16. An amphibious shoe as recited by claim 1, wherein said fin being housed within said fin compartment in said retracted position is accessible through said fin aperture so that access to said portion of said fin is provided for removal of said fin from said fin compartment through said fin aperture of said sole to yield said ejected position.
Description



BACKGROUND OF THE INVENTION

1. Field of the Invention

The present invention relates to an amphibious shoe for swimming and walking; and more particularly, to an amphibious shoe having a sole with a fin compartment integrated therein that houses a lightweight retractable fin which is deployed to convert the shoe from a walking to a swimming shoe.

2. Description of the Prior Art

Increased propulsion and maneuverability in water during diving, swimming, and snorkeling is typically achieved by utilizing fins. However, applying fins on land and walking into the water can be difficult, causing the person to trip and fall. Even still, carrying fins onto the beach or water's edge can be cumbersome, especially if other items also need to be hauled.

Amphibious shoe devices have been provided that utilize a separate mountable fin appointed to be removably attached to a shoe for swimming. Mountable fin devices pose significant problems, including time consuming attachment processes and burdensome carrying of the flipper. During walking, debris will easily lodge into screw holes, or other attachment means, clogging or damaging same so that attachment of a fin would become further aggravating, if not impossible. For example, U.S. Pat. No. 5,041,039 to Chang discloses an amphibious shoe including a shoe having a fastening plate at its front end for connection with a diving flipper.

Several swim shoes have been provided that utilize a rotatable fin attached or mounted on an exterior portion of a shoe construct. For example: U.S. Pat. No. 1,533,659 to Nilsson discloses a swimming device having one or more, and preferably two rectangular frames located in a spaced parallel relation running horizontal along the wearer's leg and having their inner members secured to a carrying element, and teaches a strap near the toes of the foot extending through an aperture in order to hold the shoe in place on a wearer's foot; U.S. Pat. No. 1,627,521 to Reinhold discloses a shoe having a laterally pivoting aluminum frame; U.S. Pat. No. 1,702,681 to Barbosa discloses a sandal/shoe with a blade structure hingedly attached to the side of the shoe; U.S. Pat. No. 4,250,584 to Korn discloses a collapsible swim fin; U.S. Pat. No. 4,752,259 to Tackett et al. discloses a rotatable two-part fin; U.S. Pat. No. 5,108,327 to Klein discloses a retractable rotating swim fin; U.S. Pat. Nos. 5,429,536 and 6,241,567 to Evans disclose a monofin comprising a swim blade having two adjustable foot pockets for attachment to the feet of a swimmer, and a non-mold method of forming articles, such as a swim fin; U.S. Pat. No. 5,447,457 to Kamitani discloses a pivoting swim fin; U.S. Pat. No. 5,879,212 to Kennedy discloses a rotatable blade (swim fin); U.S. Pat. No. 5,924,902 to Burns et al. discloses a shoe-like structure fused to a foldable one-piece continuous sole-fin; U.S. Pat. No. 6,155,898 to Burns et al. discloses a fin blade that rests adjacent to a wearer's instep; U.S. Pat. No. 6,247,982 to Walker discloses a rotatable fin; U.S. Pat. No. 6,540,574 to Hashizume et al. discloses a foldable diving flipper; U.S. Pat. No. 7,159,336 to Burns et al. discloses an improved amphibious shoe with a folding swim fin; and Foreign Publication No. FR 2565498 A1 to Vielle discloses a sandal having a rotatable flexible paddle. These external foldable fins, propellers, or blades are hingedly or bendabley attached to the exterior of the shoe in a vertical orientation for walking and rotated to a horizontal orientation for swimming. External positioning of the fin structure exposes the rotatable fin to damage and poses tripping problems as the fin readily snags on objects while the wearer is walking. Further, the external fin mounted on the shoe causes the shoe to appear aesthetically gaudy if the wearer exits the beach to walk on the boardwalk, or other proximate locations.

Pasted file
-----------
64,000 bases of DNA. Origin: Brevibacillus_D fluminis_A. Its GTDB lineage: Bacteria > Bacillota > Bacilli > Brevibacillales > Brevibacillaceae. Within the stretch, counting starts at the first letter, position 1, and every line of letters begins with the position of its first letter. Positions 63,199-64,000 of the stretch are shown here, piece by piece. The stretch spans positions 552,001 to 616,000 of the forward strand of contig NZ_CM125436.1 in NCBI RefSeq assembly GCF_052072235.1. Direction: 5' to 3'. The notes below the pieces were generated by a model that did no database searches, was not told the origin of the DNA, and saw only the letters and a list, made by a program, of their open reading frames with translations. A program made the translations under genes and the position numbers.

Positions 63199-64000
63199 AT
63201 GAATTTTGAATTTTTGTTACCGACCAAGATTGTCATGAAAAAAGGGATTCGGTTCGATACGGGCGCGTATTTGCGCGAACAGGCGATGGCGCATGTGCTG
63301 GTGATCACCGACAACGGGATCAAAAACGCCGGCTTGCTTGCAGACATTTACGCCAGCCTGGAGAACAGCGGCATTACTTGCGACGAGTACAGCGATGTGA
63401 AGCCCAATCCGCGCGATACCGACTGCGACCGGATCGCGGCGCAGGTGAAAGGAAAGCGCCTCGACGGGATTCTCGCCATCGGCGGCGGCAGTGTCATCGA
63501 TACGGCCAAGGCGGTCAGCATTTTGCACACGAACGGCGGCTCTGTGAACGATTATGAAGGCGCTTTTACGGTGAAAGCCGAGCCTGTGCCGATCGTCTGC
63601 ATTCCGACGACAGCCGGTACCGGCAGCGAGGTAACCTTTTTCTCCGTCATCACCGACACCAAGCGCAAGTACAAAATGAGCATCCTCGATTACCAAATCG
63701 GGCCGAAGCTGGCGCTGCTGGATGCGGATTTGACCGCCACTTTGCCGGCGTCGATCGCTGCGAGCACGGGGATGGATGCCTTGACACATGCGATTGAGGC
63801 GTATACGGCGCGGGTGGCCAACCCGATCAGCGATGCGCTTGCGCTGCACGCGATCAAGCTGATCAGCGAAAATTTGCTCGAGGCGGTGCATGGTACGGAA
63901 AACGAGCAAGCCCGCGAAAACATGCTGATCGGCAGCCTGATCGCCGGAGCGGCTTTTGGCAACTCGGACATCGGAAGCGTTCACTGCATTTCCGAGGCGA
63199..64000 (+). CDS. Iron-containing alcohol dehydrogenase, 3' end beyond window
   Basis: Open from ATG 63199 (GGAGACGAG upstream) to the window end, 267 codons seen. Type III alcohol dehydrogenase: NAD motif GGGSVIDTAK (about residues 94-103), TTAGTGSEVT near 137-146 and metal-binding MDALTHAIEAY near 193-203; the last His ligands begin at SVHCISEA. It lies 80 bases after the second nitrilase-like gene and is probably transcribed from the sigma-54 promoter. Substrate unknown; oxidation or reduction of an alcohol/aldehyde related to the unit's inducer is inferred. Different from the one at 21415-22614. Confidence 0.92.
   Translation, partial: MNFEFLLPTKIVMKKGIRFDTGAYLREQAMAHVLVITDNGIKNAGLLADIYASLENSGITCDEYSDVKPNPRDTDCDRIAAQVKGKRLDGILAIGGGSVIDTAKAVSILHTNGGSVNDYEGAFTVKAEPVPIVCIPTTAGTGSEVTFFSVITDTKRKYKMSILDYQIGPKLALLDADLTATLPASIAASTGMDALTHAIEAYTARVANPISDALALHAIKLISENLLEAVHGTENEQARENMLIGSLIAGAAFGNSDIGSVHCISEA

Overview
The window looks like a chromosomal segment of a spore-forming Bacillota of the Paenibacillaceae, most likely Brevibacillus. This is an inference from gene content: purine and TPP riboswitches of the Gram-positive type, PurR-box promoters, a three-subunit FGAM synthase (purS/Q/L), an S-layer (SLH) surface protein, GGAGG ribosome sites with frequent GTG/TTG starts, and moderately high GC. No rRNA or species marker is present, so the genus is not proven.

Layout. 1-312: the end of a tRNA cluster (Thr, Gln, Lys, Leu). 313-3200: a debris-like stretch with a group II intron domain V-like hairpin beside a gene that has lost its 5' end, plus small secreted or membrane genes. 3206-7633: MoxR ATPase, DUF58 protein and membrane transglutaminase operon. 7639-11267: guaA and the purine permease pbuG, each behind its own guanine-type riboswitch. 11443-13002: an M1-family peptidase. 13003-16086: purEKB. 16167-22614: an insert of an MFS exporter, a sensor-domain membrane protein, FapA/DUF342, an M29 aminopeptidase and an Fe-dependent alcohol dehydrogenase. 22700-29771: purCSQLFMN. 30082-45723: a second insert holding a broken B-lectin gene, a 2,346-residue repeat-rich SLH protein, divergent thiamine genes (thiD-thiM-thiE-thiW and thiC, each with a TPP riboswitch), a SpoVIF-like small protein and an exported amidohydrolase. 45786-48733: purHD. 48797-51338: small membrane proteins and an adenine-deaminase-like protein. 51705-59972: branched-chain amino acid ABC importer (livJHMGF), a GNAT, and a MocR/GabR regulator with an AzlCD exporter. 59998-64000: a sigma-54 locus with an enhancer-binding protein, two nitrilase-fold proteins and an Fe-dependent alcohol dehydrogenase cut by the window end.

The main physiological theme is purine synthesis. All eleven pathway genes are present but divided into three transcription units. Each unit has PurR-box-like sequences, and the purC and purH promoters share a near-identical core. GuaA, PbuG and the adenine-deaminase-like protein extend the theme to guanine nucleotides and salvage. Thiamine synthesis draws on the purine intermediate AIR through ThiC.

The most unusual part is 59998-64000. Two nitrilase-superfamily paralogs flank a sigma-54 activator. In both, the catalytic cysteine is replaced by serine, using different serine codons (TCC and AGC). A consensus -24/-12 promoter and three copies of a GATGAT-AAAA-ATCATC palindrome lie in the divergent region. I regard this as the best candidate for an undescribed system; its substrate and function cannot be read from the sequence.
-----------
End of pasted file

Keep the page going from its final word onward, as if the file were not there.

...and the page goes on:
Strap type devices have been provided in the art for fastening portions together. For example U.S. Pat. No. 6,543,097 to Burt, et al. discloses a slide fastening device for sports article including two portions adapted to be brought closer together having a strap, one end of which is connected to a first portion of the sports article, which passes in a return connected to a second portion of the sports article. However, these types of fastening/support devices are not appointed to rotate in a pivotal fashion in order to provide enhanced support and cannot provide adequate support for a fin structure.

Various swim shoes have been provided wherein a pivoting propeller or swim blade is laterally integrated within the heel or back of the sole of a shoe. These propellers or blades generally operate to pivot from an axis located in the heel of the shoe so that the blades do not act as fins in the front of the shoe, but instead engage as propeller blades on either side of the back of the shoe. When deployed, the propeller blades do not act as a fin construct as there are spaces between the blades, which are not as effective as a fin during swimming. For example: U.S. Pat. No. 1,688,498 to Jacobsen discloses a swimming shoe wherein a device having pivoting propeller blades is appointed to be attached to the soles of a shoe so that propeller blades pivot outwardly from the heel of the shoe to operate as pedals.